After completing my MSc in Tropical Coastal Management, I spent ten years in the NGO field working on coral reef assessment, management and capacity building programmes in small island states. This took me to marginalised fishing communities across the Pacific and ultimately Tobago in the Caribbean, where leading a collaboration with Global FinPrint to conduct baseline assessments of shark and ray populations was the catalyst for returning to academia to undertake my PhD.
I am interested in how technology and machine learning can be used to answer questions regarding movement patterns, critical habitat availability and use by depleted marine megafauna, primarily sharks and turtles. I believe this is critical to better understand the ecology of species that are typically under-represented by more traditional methods of ecological assessment, and in turn inform evidence-based conservation initiatives including the implementation of fisheries management and protected areas.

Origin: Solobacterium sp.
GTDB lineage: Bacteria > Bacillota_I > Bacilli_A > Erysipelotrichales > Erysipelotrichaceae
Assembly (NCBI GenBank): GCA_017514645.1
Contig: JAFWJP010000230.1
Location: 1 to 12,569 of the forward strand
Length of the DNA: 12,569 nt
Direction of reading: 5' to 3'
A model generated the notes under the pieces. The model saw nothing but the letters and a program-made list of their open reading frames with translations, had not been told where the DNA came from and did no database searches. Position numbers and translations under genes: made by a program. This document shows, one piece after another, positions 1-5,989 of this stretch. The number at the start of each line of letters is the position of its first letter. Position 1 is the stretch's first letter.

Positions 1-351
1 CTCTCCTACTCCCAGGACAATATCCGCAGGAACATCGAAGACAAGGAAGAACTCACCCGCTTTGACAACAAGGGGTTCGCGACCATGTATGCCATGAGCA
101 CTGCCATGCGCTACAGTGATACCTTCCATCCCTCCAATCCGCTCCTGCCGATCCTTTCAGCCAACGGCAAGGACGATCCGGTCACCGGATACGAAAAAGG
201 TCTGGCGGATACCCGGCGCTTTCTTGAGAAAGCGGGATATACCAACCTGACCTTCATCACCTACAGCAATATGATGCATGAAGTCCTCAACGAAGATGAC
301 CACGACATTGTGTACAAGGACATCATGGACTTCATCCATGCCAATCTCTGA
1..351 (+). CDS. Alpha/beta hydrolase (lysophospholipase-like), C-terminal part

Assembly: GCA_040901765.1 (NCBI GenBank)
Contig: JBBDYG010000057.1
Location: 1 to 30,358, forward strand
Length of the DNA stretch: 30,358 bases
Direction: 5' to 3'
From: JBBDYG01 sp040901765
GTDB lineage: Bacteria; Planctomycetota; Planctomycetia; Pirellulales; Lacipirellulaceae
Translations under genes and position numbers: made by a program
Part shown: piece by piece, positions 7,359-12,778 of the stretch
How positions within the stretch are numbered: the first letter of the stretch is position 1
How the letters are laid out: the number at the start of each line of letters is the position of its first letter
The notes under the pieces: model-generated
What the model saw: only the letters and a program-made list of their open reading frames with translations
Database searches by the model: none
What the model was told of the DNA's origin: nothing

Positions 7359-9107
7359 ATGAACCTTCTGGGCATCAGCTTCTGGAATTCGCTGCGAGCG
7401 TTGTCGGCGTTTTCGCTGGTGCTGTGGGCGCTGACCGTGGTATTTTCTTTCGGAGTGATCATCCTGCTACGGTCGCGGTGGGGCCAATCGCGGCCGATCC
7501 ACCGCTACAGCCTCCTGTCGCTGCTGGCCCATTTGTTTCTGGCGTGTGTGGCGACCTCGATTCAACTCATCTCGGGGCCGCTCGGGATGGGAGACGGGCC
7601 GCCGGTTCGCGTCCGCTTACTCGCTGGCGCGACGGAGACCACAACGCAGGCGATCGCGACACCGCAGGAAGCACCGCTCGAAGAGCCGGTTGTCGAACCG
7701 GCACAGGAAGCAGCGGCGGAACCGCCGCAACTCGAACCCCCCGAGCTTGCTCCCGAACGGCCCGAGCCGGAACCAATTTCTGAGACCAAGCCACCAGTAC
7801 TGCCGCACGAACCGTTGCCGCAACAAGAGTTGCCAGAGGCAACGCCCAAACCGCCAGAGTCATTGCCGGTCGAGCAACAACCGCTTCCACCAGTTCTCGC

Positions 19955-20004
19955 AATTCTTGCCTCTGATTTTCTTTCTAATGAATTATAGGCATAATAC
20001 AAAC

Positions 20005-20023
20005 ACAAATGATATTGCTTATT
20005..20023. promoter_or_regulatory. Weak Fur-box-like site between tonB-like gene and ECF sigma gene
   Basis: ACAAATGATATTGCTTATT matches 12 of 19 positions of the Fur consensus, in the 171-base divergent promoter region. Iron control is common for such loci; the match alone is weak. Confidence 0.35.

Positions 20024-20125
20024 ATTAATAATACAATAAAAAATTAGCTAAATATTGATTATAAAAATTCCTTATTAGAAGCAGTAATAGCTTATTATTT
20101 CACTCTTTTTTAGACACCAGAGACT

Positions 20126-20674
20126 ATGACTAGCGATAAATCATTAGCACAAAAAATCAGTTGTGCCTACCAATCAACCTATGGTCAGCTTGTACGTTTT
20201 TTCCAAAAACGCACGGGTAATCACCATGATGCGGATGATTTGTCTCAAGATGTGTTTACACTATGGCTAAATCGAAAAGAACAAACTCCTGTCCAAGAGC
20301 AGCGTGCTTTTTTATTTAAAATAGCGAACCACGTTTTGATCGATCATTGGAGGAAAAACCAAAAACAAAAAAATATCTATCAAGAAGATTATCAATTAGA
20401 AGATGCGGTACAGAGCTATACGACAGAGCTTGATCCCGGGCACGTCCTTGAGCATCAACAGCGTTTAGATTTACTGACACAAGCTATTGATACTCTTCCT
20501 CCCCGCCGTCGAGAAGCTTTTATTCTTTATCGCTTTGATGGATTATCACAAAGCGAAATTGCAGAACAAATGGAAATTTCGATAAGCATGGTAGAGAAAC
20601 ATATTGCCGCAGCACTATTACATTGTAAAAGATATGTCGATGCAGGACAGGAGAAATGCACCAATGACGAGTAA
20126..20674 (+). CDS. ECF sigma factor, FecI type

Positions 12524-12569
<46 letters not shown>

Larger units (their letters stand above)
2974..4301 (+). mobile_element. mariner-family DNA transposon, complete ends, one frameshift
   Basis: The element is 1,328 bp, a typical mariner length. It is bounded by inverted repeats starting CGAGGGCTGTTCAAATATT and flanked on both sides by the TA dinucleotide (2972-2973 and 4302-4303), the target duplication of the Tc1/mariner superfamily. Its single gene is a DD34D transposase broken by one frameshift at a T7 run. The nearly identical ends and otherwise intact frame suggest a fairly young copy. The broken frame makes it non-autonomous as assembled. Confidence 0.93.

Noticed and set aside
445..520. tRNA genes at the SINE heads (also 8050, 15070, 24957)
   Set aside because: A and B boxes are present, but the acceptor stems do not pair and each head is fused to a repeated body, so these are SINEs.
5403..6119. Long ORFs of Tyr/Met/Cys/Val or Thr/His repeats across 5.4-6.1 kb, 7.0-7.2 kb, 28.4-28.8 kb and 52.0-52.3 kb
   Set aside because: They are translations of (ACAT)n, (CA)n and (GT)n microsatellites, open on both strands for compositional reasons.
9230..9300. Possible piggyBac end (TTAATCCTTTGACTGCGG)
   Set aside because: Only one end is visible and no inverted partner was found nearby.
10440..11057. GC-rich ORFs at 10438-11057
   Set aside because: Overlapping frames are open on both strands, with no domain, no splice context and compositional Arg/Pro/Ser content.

I use an inter-disciplinary approach that engages local collaborators and community stakeholders in my research objectives. It is a important component of conservation management to effectively disseminate research findings and benefits in complex social environments, and therefore maximise the potential for success.
New Technologies for Rapid Biodiversity Assessments of Individuals, Populations and Ecosystems
Knowledge Economy Skills Scholarships 2 (KESS 2) is a pan-Wales higher level skills initiative led by Bangor University on behalf of the HE sector in Wales. It is part funded by the Welsh Government’s European Social Fund (ESF).